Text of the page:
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#1
04-21-2008, 04:59 AM
 Unregistered Guest Posts: n/a
MMBTU to PPH

I am working on a project for steam savings. My steam cost is 8.0013/mmbtu, I need to calculate what my cost is per 1000pph.

Also if you could give me some pointers on figuring electricity savings that would be great also.

I really appreciate your help!!
#2
04-21-2008, 12:52 PM
 Mrs X can't count, can't spell! Join Date: Feb 2006 Location: New Zealand Posts: 2,412 Rep Power: 12
Re: MMBTU to PPH

Quote:
 Originally Posted by Unregistered I am working on a project for steam savings. My steam cost is 8.0013/mmbtu, I need to calculate what my cost is per 1000pph. Also if you could give me some pointers on figuring electricity savings that would be great also. I really appreciate your help!!
Is pph pounds per hour? Also are you producing steam or using it? - either way, you might need to know the temperatures (start and end) and pressures. - This is by no means a simple question.
#3
04-22-2008, 12:22 PM
 rperry Guest Posts: n/a
Re: MMBTU to PPH

I am using 150# saturated steam in my process. Don't have a chart handy but I think it is 354degf, or somewhere close to that. I am doing a project that will potentially cut about 2,000,000 pounds of steam per month.

I pay for my steam in mmbtu, and I am not asure how to convert that to pounds so I can calculate the savings.'

I appreciate the help.
#4
04-23-2008, 03:55 AM
 JohnS Moderator Join Date: Dec 2007 Location: SE Michigan, USA Posts: 9,439 Rep Power: 19
Re: MMBTU to PPH

I've never seen a steam contract and don't know how they are written. However, I would recommend looking at the contract as it may include the necessary factors. Or, speak to your steam supplier.

Do you return the steam at lower pressure/temperature (or condensed water)? The factor for BTU/lb should be the specific enthalpy of the steam as supplied, less the specific enthalpy as returned (if returned). This can be found in Steam Tables. Unfortunately, I don't know a lot about steam calculations, and can't help much more than that.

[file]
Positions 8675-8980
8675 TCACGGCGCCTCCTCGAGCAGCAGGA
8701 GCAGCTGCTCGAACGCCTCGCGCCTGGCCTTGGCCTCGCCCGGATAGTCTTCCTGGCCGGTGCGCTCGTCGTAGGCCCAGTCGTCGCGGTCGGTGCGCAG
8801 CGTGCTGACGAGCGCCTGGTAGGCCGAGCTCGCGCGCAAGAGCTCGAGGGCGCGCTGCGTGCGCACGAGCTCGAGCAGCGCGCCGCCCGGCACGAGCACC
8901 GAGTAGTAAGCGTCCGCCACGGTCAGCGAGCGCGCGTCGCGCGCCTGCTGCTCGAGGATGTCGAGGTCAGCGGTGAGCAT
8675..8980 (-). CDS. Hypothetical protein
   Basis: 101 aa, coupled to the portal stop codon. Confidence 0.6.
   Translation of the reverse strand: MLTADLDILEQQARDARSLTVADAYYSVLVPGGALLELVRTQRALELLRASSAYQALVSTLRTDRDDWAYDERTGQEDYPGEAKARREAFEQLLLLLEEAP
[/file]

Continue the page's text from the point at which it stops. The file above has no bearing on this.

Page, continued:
#5
05-23-2008, 01:05 PM
 Unregistered Guest Posts: n/a
Re: MMBTU to PPH

Lbs Steam delivered per Hour
Large boiler capacities are often given in lbs of steam evaporated per hour under specified steam conditions.

BTU - British Thermal Units
Since the amount of steam delivered varies with temperature and pressure, a common expression of the boiler capacity is the heat transferred over time expressed as British Thermal Units per hour. A boilers capacity is usually expressed as kBtu/hour (1000 Btu/hour) and can be calculated as

W = (hg - hf) m (1)

where

W = boiler capacity (Btu/h)

hg = enthalpy steam (Btu/lb)

hf = enthalpy condensate (Btu/lb)

m = steam evaporated (lb/h)

Boiler Horsepower - BHP
The Boiler Horsepower (BHP) is the amount of energy required to produce 34.5 pounds of steam per hour at a pressure and temperature of 0 Psig and 212 ?F, with feedwater at 0 Psig and 212 ?F. An BHP is equivalent to 33,475 BTU/Hr or 8430 Kcal/Hr and it should be noted that a boiler horsepower is 13.1547 times a normal horsepower.

Horsepower (hp) can be converted into lbs of steam by multiplying hp with 34.5.

Example

200 hp x 34.5 = 6900 lbs of steam per hour

Lbs of steam can be converted to hp by dividing lbs steam per hour by 34.5

Example

5000 lbs of steam / 34.5 = 145 hp boiler
#6
11-21-2008, 11:20 AM
 onuigbo@hotmail.com Guest Posts: n/a
Re: MMBTU to PPH

1 MMBTU is essentially equal to 1,000 pph of steam and if your cost of steam is \$8.00 per MMBTU is \$8.00 per thousand pounds of steam generated
#7
06-29-2011, 02:48 PM
 Unregistered Guest Posts: n/a
Re: MMBTU to PPH

I keep seeing the reference to 1,000 pph = 1 MMBTU, but I don't understand how this can be with varying steam temperatures and pressures. Won't 1,000 lbs of 270 psi steam have more energy than 1,000 lbs of 135 psi steam?

Thanks,

Jack
#8
06-29-2011, 06:02 PM
 HerrWarum Supreme Member Join Date: May 2011 Location: MD, USA Posts: 303 Rep Power: 3
Re: MMBTU to PPH

#9
06-30-2011, 07:47 AM
 Unregistered Guest Posts: n/a
Re: MMBTU to PPH

Thank you. I see that the answer is yes, it has slightly more energy, but in practical terms, the pressure doesn't matter much.
#10
02-01-2012, 01:37 PM
 Unregistered Guest Posts: n/a
Re: MMBTU to PPH

what is PPH mean?

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